Paying Your Bills via Google Inc's Gmail. What Could Possibly Go Wrong?

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Paper checks are on the way out as mobile payments and now email grow in popularity and use. Photo: David Goehring via Flickr.

The days of writing a check to pay your gas and electric bill are quickly coming to a close. Some two-thirds of all bills were paid electronically in 2012, a 20% increase from five years earlier, and, according to financial services technology provider Fiserv, 27 million households now pay at least one bill from their phone.

It's not surprising then that Google smells an opportunity and is reportedly planning to launch a new bill payment service inside its Gmail email platform that builds on the Google Wallet pairing it did in 2013, allowing users to send money to friends and family via email.

The check is in the mail
Re/Code reports that the new service has been dubbed Pony Express and will roll out in the fourth quarter this year. Re/Code said it had seen a document on the service, but that a Google spokeswoman declined to comment. According to Re/Code's report, all a Gmail user would have to do is turn over to third-party vendors for authentication their personal information, including name, address, Social Security number, and possibly even full credit card numbers.

After a user was verified, they'd be able to receive in their inboxes electronic statements from billers and then have the option to pay them right from within the email system.

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As Re/code points out, Pony Express wouldn't be the first service to try to create a central hub for collecting, organizing, and paying bills -- Intuit bought Check last year for $360 million to allow it to build on its Mint personal finance service -- but with more than 425 million active Gmail users and 500 million active accounts, Google has a readily available base of customers to quickly dominate the niche.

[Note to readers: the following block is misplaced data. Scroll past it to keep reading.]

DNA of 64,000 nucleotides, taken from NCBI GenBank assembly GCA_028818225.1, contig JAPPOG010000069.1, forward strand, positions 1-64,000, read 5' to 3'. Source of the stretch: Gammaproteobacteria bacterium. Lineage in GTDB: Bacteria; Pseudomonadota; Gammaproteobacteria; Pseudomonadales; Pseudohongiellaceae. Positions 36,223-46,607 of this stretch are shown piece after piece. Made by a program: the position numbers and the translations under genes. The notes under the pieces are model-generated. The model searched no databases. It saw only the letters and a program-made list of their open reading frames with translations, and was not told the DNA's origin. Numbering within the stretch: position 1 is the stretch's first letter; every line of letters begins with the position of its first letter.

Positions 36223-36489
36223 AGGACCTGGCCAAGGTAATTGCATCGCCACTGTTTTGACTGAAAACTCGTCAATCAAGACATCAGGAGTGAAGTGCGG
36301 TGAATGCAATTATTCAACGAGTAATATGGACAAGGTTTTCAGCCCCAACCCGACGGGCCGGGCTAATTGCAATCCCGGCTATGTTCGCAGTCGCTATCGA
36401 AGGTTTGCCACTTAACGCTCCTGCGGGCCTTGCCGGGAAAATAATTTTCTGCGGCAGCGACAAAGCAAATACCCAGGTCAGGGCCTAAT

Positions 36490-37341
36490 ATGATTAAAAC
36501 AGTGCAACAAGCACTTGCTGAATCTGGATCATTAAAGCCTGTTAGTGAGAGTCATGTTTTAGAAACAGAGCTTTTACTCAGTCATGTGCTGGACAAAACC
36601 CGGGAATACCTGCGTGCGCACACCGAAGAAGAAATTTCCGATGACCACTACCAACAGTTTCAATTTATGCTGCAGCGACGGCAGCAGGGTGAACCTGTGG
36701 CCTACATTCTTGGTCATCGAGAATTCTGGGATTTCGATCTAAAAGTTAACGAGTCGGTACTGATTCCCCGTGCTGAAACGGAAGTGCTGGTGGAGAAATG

That is if it can get over the hurdle of having people turn over sensitive information to make the process work.

While security breaches at companies like Target and Home Depothave shaken consumer confidence in the ability of corporations to protect their personal data, and the theft of documents fromSonythat ultimately led to its co-chairman resigning shows the vulnerability of corporate email systems, Google hasn't won accolades either for instilling trust in its ability to maintain privacy.

There have been plenty of shadowy instances in Google's recent past that may call into question its sincerity in protecting your privacy. Photo: Robert Scoble via Flickr

While it may not have as bad a reputation as Facebook in violating boundaries of trust bestowed on it by users, Google has engaged in a series of missteps that calls into question how closely it hews to its own privacy protection policies. Over the years Google has:

  • Collected identifiable data about users over unencrypted Wi-Fi networks for three years.
  • Engaged in deceptive privacy practices when it launched Google Buzz, leading theFTC to fine it $22.5 million, force implementation of a comprehensive overhaul to protect consumer data, and submit to 20 years of agency auditing.